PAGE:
For lunch another day we returned to the beach house. I had shrimp was a tasty meal but once again it was Cajun and NOT Caribbean. The only local specialty that I had in Roatan was conch balls...We had them our first night there at the hotel restaurant. Sadly they were over-cooked in oil that should have been changed long ago. They tasted like fishy, chewy hush puppies.
When we have vacationed on the beaches of Mexico what I experienced was a celebration of food. On one vacation Paul and I slept on hammocks under a palapa. We basically had the same meal for lunch and dinner the entire time that we were there: whole huachinango (red snapper) fried with garlic sauce. You would have thought that the repetition would have made it boring... but that wasn't the case. It was just so good that there didn't need to be anything else to eat. On another trip to beaches of Mexico I experienced similar seafood fiestas... a botanas bar that served tiny crabs, ceviche and other tasty tid bits... and an incredible seafood market with fresh beautiful seafood we could take back to our hotel kitchenette and grill. I guess I was longing for something like that on the beaches of Honduras.
I was expecting to find a variety of seafood in the local restaurants. I wanted to be blown away... and I certainly was by the beauty of the marine life. I was not, however, blown away by the taste. Most of the dishes I had were over-salted and served in a creamy garlicky sauce that wasn't unpleasant, but it wasn't outstanding either. Perhaps if I had explored the island more I might have found the perfect market or an outstanding meal... maybe next time. One things for certain, however, I will never forget floating over the reef and looking at all that beautiful life in the deep blue sea...

Saturday, July 17, 2010

Getting There...

We left my sister-in-law's house at 6am on June 29th and headed for the Houston airport to catch our flight to Honduras. The travel gods must have been smiling on us because everything that day was timed perfectly. When the airplane took off I felt weightless. All the stress of planning was finally over... I knew I'd miss the kids, but I was ready for the ease of travel without little ones in tow.

We arrived in San Pedro Sula a little late due to a tropical storm in the Gulf... We rushed to a taxi and headed for the bus station. We made it with only two minutes to spare. The bus was not exactly primera class... but it was "mas o menos" direct. It was a windows down (or permanently sealed shut), broken seated kind of bus... loud, smelly and bumpy. Due to our rushed arrival at the bus station I had to pee for the first hour I was on the bus... I was hot, grumpy, teary eyed, and slightly overwhelmed, but after that first stop I was ready to take in the sights, sounds and SMELLS of Honduras.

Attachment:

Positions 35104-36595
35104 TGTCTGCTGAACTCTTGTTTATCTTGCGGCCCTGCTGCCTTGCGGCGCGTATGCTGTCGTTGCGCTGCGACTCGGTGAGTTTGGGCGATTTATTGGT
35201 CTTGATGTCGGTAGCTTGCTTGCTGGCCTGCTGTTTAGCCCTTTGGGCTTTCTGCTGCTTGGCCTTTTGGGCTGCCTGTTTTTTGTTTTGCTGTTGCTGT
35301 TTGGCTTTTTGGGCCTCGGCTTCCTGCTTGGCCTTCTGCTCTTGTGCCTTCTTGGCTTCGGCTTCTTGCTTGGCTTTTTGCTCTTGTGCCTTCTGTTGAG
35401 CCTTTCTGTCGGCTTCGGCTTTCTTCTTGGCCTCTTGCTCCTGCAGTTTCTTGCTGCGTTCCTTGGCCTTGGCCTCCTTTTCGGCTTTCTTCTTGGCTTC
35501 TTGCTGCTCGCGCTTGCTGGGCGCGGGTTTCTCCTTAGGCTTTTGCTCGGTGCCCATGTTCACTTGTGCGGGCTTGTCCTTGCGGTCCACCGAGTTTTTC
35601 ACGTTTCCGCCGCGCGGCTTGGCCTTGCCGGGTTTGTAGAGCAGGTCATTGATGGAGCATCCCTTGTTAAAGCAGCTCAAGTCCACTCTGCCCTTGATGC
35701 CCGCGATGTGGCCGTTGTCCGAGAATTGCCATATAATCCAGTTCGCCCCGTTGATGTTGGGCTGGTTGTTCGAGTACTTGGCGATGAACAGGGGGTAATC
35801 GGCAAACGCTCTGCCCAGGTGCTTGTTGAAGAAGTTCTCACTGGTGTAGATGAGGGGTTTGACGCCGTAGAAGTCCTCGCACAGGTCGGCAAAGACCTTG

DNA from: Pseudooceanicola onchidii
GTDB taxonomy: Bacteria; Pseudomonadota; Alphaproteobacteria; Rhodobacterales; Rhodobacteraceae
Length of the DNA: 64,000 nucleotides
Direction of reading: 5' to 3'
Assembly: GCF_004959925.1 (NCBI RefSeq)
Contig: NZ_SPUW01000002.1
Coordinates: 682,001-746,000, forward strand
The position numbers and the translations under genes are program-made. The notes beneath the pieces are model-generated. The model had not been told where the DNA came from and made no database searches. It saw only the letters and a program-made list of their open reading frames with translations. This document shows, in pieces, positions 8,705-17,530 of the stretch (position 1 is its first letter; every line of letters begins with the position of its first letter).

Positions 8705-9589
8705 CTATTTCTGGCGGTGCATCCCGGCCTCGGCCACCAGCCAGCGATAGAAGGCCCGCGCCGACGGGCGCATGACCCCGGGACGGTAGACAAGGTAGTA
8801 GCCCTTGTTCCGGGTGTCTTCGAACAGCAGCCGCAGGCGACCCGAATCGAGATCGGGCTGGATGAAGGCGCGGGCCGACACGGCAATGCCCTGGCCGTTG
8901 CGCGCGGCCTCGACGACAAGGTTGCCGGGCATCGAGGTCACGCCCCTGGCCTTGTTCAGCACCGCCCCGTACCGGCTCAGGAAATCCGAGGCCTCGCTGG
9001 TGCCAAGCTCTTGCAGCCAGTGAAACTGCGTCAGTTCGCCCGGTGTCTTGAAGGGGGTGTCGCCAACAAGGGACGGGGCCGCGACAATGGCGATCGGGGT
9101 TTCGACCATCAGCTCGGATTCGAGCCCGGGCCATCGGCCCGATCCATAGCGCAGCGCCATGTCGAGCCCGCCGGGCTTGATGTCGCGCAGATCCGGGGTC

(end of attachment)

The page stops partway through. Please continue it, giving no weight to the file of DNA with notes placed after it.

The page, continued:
The countryside was beautiful, and if it had been sterilized (like it was later in the trip) by the clean, air conditioned interior of a primera class ride, I might have had a more picturesque view of Honduras. It was tropical and lush with interesting people and things to look at. Cars, trucks, motorcycles and horses traveled down the same narrow highways... women washed laundry in the streams... farmers hacked at the jungle with machetes. Except for the litter it was truly beautiful. What made it totally real, however, was not the view... for that was only a part of the picture. That part of the picture could be viewed from travel pamphlets and glossy magazine spreads. What really made it real was the sounds and the smells. The sound of honking buses, blaring music, people talking and laughing... The smell of roasting meats and tropical flowers, livestock and burning garbage, disinfectants and rotting vegetables. Put it all together and you have Honduras!

We made it to La Ceiba at 4:15... the last ferry to Roatan was leaving at 4:30. Once again we made it with only minutes to spare. At the time I was starving (my last meal had been on the air plane that morning) but thankfully my stomach was empty for the ferry ride to the island. It took all my concentration to keep the sea sickness at bay... but I made it... sweaty palms griping an empty plastic bag... safe to dry land.

We took a 20 minute taxi ride to the hotel on half moon bay, checked in, shrugged off our travel cloths and took a cool shower. After that the vacation part began. A couple of cold beers and a decent meal. Paul had the blackened fish and I had a shrimp in cream sauce. They were both served with a salad and a Caribbean-style rice dish. We also had what was supose to be a local specialty, Conch balls. They were cooked in overused oil and just tasted like fishy hush puppies. Overall, however, it was a pretty good meal.

After dinner we took a relaxing stroll into town. We were ready for anything... it had been a good day.